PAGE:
“a great and unusual honor” — Massachusetts State Quarter Coin

Today, the Massachusetts State Quarter Coin remembers when the Ancient and Honorable Artillery Company visited England and first enjoyed an evening in their honor on July 8, 1896.

From the Wheeling [WV] Daily Intelligencer of July 10, 1896:

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Unusual Honors Shown the Ancient and Honorable Artillery Company of Boston, Massachusetts, by the British Military Officials.

London, July 9.—The reception accorded to the Ancient and Honorable Artillery Company of Massachusetts by the officers of the Royal Artillery at the latter’s mess, at Woolwich, last evening was the most enthusiastic it is possible to imagine.

Colonel Lockhead of the Royal Artillery, presided, supported by the earl of Denbigh, General Morris and Prince Christian Victor. The toasts of “The Queen” and “The President of the United States” were drank standing and in silence.

Lieut. Savage, of the Bostonians, responded for the visiting Ancients and the earl of Denbigh replied for the Honorable Artillery Company.

All reference to a closer union of the two countries were loudly applauded. The American Ancients returned to the Hotel Cecil at 4 o’clock in the morning.

The scenes of yesterday were repeated in the court yard of the Hotel Cecil this morning. Large crowds assembled as early as 7 o’clock and there was much enthusiasm displayed.

The visiting detachment of the Ancient and Honorable Artillery company marched to Waterloo railroad station in the same manner as yesterday, headed by the bands of the Honorable Artillery company, and the Salem cadets.

There was loud cadet cheering for the Americans all along the route and the visitors left the station at about 9 o’clock for Aldershot in order to witness a review of the troops.

The weather was very hot and the route to Waterloo station was dusty in the extreme. But, for all that, the streets were more crowded than they were yesterday and the Bostonians presented a fine appearance and the brilliant sun which reflected their glittering accoutrements.

When the men entered the railroad station and the band of the Honorable Artillery company struck up “The Star Spangled Banner” and the standard bearers waved their flags as Colonel Walker saluted with his saber.

Then there was a tremendous outburst of cheering and shouts of “Good for the Old Stars and Stripes!” “Bravo for Cleveland!” “What a magnificent body of men.” etc.

The American artillery men were received at the railroad station by Lord Wolseley, the commander-in-chief of the forces. Sir Evelyn Wood, the quartermaster general of the army, and other officers of high rank, all in full uniform.

The United States Ambassador. Mr. Thomas F. Bayard, his secretary, Mr. Carter, and the other officials of the United States embassy, accompanied the Bostonians on the train to Aldershot.

The Ancients arrived at Aldershot at 10 o’clock and were met on the platform by the Duke of Connaught, commander of the military district. Sir Redvers Buller, the adjutant general to the forces, and the headquarters staff, the latter on horseback.

When the train stopped at the depot the Duke of Connaught said: “Where’s the American ambassador?”

Mr. Bayard was pointed out to the duke and the latter, after welcoming him, escorted the American diplomat to a carriage, which was immediately driven to Laffen’s Plain. Accompanying Mr. Bayard were Messrs. Carter and Hoge, who were presented to the duke of Connaught by the ambassador. No speeches were made.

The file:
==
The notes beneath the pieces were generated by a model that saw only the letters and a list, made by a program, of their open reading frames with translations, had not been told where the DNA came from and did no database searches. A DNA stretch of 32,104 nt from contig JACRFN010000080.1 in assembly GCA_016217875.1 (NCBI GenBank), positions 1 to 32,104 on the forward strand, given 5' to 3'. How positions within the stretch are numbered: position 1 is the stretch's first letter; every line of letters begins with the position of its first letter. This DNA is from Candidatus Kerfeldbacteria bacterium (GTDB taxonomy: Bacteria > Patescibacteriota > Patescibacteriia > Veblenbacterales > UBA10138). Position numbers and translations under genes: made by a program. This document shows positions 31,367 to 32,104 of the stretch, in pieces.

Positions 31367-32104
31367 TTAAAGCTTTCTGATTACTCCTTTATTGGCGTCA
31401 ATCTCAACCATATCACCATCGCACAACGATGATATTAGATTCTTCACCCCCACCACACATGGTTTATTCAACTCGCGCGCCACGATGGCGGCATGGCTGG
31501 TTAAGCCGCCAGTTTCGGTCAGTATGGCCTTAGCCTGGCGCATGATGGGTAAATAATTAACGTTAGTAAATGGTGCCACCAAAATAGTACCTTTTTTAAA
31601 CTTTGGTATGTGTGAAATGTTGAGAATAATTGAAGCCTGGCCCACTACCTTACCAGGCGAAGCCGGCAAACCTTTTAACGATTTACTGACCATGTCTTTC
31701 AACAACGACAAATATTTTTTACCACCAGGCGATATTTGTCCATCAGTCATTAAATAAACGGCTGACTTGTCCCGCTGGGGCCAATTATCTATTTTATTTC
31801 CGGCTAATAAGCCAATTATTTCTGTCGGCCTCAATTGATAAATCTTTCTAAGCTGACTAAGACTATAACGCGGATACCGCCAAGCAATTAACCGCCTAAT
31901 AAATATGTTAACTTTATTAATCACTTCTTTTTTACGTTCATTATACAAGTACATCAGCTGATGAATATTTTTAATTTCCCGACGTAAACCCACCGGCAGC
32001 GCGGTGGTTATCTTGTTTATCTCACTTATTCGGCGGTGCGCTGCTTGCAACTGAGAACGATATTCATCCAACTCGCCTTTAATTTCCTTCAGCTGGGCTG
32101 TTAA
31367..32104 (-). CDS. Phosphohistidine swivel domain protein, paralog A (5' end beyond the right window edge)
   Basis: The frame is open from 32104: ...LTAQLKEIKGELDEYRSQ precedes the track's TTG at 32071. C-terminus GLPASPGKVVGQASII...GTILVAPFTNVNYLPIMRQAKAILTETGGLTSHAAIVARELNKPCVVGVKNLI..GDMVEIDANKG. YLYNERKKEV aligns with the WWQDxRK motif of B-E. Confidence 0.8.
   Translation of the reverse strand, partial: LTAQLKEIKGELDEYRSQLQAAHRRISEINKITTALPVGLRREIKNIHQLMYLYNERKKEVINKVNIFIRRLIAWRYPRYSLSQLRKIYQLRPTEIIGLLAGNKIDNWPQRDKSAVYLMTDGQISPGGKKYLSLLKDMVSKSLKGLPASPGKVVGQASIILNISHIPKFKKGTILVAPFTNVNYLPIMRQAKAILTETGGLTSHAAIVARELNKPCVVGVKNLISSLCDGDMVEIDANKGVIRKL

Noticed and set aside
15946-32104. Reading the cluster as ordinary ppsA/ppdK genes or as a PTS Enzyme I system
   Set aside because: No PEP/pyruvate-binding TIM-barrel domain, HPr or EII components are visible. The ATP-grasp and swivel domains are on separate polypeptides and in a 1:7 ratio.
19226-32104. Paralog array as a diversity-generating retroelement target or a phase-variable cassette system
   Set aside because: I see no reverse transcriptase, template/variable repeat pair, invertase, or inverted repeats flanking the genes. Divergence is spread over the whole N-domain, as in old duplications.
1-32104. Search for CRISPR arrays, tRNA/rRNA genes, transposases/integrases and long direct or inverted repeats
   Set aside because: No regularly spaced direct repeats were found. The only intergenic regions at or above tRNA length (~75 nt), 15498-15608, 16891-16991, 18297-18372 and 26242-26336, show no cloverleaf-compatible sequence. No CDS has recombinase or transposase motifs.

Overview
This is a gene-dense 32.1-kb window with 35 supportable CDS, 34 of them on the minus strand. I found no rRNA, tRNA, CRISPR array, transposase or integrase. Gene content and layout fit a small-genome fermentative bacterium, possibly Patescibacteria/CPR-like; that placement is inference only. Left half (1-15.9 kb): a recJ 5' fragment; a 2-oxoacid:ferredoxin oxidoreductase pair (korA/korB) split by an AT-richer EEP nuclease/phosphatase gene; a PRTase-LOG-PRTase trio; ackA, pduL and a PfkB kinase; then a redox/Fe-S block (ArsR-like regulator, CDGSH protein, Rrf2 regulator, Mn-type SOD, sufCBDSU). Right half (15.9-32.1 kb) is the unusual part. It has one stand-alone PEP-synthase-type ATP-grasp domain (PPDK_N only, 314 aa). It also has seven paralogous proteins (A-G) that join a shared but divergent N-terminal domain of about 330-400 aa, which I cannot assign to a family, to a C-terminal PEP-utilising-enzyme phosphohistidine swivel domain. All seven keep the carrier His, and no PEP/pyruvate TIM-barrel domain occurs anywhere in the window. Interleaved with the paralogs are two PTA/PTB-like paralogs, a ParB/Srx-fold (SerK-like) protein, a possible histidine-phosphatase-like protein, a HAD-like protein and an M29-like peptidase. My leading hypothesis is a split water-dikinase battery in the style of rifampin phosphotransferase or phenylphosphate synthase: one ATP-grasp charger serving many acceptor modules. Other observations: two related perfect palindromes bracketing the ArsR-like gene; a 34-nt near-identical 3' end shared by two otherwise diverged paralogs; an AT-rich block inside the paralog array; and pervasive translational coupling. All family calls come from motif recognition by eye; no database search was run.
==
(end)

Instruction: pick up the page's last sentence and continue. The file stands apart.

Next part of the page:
The Ancients were then drawn up on the platform and the Duke of Connaught, after welcoming Colonel Walker and the officers of the Honorable Artillery company, of Massachusetts, inspected the visiting detachment.

The Americans were then conveyed to Laffen’s Plain in over forty war department wagons. The sun was scorching as the long procession started at 10:30. The route to the plain was lined with villagers and others who warmly cheered the Americans. The Duke of Connaught, Lord Wolesley and the headquarters staff were on horseback.

When the plain was reached it was seen that the saluting point was flanked by a large number of coaches and drags filled with ladles. For the accommodation of the visitors and their friends special stands had been erected.

Nearly 20,000 troops were paraded and they presented a brilliant spectacle, uniforms trim, neat and well-fitting, accoutrements polished to the utmost and arms glistening spotlessly clean.

The sham fight commenced soon after the arrival of the American Ancients. The troops were under the command of Generals Swaine and Bengough. After some well executed maneuvers had been carried out, the whole force marched past the saluting point, where the stars and stripes floated a short distance from the royal standard.

In all there were twenty-two regiments of infantry, cavalry and artillery on the field.

The carriage containing the United States ambassador was drawn up under the Royal standard and next to the royal carriage containing the duchess of Connaught and her two daughters.

The march past commenced at 1 o’clock. Lord Wolesley had previously introduced Colonel Walker to the duchess and the princess, and then Mr. Bayard and Colonel Walker stood by the royal carriage.

Lord Wolseley, however, asked Colonel Walker to share the salute with him. This is a great and unusual honor. Colonel Walker accepted and stood by the side of Lord Wolseley’s horse.

Lord Wolseley, the duke of Connaught and Colonel Walker were the only officers in advance of the royal standard.

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The Massachusetts State Quarter Coin shows with an image of the Ancient and Honorable Artillery Company parading in Boston, circa 1903.

Massachusetts State Quarter Coin

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